So this is it for now! Last night was the grande finale of the wilderness guide course that I have been taking in Kuusamo, Finland. The course that I have participated in is giving me a so-called competence based qualification for the work as a guide. The course is a vocational course, and there is no written final examination like for example in universities. Instead of written examination, there is a practical examination. You are showing your skills in real work situation. The person responsible for evaluating your performance in the examination will be present in the examination situation. The person responsible for the evaluation has also the authority to grant the qualification when the student has passed the examination.
The course that I have participated in, has two months of training in real work places. First month of training was in September and another was now in January-February. I was doing the both training periods in a place called Basecamp Oulanka, which is a hotel-, restaurant- and activity center in Kuusamo. During my winter training perios, I have been able to plan and execute my own product at Basecamp. My product is an night time snowshoeing trip in forest and on the lake ice. During the trip, the participants get a chance to experience the natural darkness and silence, and if weather permits, also the starry night sky and northern lights!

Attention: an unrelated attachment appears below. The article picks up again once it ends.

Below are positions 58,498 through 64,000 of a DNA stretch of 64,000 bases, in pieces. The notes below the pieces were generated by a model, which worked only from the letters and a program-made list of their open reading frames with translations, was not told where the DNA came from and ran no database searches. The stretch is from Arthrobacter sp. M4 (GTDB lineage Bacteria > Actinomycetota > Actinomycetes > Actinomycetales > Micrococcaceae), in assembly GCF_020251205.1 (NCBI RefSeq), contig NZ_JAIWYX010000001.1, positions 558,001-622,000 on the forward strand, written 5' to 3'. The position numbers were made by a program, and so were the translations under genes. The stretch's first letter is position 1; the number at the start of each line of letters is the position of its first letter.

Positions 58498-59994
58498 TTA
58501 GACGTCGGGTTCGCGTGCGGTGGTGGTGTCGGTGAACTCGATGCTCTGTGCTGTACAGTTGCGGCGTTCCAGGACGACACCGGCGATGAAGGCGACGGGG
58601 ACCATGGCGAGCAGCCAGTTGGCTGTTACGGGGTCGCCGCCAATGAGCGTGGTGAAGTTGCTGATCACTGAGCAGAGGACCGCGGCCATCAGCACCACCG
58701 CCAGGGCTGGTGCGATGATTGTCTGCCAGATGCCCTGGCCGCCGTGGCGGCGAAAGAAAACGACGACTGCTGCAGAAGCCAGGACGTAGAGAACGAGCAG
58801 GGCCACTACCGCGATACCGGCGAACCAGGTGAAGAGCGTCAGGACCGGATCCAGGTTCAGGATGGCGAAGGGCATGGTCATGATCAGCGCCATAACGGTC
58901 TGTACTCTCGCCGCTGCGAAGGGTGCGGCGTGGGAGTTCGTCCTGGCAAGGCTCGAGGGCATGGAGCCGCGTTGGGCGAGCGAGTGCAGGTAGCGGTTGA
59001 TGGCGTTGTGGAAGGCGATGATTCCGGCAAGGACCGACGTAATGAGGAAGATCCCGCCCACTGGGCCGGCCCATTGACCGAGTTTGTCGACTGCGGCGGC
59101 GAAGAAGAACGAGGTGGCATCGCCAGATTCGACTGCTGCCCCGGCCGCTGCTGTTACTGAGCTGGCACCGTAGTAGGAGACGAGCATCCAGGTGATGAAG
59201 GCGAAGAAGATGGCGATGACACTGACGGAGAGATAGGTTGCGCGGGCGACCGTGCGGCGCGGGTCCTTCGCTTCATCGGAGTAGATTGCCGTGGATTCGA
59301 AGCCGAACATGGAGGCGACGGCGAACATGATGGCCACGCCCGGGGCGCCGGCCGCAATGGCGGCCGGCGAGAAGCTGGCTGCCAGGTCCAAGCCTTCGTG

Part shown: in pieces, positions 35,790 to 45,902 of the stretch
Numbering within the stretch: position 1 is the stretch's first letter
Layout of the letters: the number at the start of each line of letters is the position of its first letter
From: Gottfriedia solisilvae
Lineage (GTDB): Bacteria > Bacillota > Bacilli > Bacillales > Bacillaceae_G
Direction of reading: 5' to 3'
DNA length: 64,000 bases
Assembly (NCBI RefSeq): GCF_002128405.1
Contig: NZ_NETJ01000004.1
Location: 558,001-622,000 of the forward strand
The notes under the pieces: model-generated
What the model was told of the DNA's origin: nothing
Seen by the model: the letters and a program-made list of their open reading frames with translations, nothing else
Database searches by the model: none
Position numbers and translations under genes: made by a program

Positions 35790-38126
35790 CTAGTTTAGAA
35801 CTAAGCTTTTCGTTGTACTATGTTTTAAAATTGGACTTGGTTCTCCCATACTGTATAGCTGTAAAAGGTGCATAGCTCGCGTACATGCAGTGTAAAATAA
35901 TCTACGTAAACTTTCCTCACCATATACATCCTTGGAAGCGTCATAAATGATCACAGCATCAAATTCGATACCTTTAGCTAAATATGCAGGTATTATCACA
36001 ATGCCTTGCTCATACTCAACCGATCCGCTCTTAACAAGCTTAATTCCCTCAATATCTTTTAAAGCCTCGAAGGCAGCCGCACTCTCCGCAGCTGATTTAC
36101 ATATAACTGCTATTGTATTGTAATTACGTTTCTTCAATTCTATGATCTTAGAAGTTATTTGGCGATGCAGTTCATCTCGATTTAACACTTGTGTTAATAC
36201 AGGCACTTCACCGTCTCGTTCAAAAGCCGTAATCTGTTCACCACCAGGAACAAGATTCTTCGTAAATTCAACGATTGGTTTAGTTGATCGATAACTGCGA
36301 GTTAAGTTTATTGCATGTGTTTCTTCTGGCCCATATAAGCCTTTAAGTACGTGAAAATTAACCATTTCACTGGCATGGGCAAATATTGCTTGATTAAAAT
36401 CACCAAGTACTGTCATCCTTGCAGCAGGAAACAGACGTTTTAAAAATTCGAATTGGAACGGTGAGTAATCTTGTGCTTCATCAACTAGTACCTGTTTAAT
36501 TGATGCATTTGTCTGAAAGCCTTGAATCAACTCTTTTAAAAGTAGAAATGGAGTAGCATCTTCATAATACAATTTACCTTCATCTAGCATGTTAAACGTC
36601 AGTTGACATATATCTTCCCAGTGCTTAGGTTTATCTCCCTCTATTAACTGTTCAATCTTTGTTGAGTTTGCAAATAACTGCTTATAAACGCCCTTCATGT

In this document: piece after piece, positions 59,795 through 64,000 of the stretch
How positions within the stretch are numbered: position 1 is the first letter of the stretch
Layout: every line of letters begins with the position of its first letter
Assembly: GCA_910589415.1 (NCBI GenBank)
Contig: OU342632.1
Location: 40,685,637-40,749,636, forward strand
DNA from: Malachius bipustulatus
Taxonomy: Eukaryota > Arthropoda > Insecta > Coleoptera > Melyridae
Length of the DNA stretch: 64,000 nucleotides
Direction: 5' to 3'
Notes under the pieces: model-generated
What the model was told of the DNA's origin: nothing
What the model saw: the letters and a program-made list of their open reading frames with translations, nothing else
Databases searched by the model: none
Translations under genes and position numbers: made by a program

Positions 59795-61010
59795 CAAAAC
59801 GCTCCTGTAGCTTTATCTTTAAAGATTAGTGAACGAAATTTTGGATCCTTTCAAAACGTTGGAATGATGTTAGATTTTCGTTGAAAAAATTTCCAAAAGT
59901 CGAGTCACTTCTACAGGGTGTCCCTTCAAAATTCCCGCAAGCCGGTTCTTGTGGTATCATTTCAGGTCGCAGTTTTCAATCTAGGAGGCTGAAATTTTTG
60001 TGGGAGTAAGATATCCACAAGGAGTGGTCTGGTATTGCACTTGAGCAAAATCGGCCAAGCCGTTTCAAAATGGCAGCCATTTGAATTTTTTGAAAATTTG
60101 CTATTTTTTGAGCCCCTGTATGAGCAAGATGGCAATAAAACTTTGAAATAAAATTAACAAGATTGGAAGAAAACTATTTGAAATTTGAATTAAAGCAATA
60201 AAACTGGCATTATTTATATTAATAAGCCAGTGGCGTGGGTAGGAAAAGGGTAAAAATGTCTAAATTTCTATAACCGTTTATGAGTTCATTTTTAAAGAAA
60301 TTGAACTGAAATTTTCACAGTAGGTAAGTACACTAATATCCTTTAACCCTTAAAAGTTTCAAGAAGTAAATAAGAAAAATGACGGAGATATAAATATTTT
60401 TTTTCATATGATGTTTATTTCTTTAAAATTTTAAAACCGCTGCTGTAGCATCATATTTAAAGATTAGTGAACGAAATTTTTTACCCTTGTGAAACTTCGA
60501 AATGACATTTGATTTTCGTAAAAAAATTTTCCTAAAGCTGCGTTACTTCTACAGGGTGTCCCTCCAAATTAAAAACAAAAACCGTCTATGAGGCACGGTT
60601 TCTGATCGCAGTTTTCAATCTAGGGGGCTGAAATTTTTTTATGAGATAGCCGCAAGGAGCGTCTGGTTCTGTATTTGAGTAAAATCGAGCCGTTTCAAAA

In my examination, I was participating in the night time snowshoeing trip as an assistant guide last night. There was the pricipal guide, me and the evaluator and also 13 clients with us! We were very lucky last night, the sky was clear enought that we could see quite a lot of stars and also some northern lights! And after the trip, there was the evaluation session. I was quite satisfied of the feedback, and I was mostly getting the best grades in evaluation! So I think I have been performing very well! Of course there is always something where you can improve your performance, but so far I’m quite happy with the results! But the course is not over yet, we are still going to be making a cross-country skiing trip with the students and then the last day of the course will be 13th of March, when we are going to get the certificates for passing the course and the examination!
From now on, I’m going to be building up my own northern lights guiding business. At the beginning, it is most likely going to be a part-time thing, which I’m going to do working in my day job. What I’m going to do as my day job is still a little bit unclear, but I’ sure that I will know more about that later in the spring.
Here is a photo from last nights trip:
The clients, starry sky and northern lights in Kuusamo, Finland 13./14.2.2015
This is my most successfull attempt in making a northern lights time lapse video so far! This video is from September (22./23.9.2014) last year, when pretty nice northern lights were dancing over the sky of Kuusamo, Finland!
Please watch the video and see for yourself! Please leave me a comment about whether you liked the video or not.
In the night between 23rd and 24th of January 2015, the scenary in Kuusamo, Finland was just like in a fantasy world! There was lots of snow and trees wee covered in thick layer of frost! The sky was cloudy, and some ice crystals were raining from the stratus -clouds hanging at low level.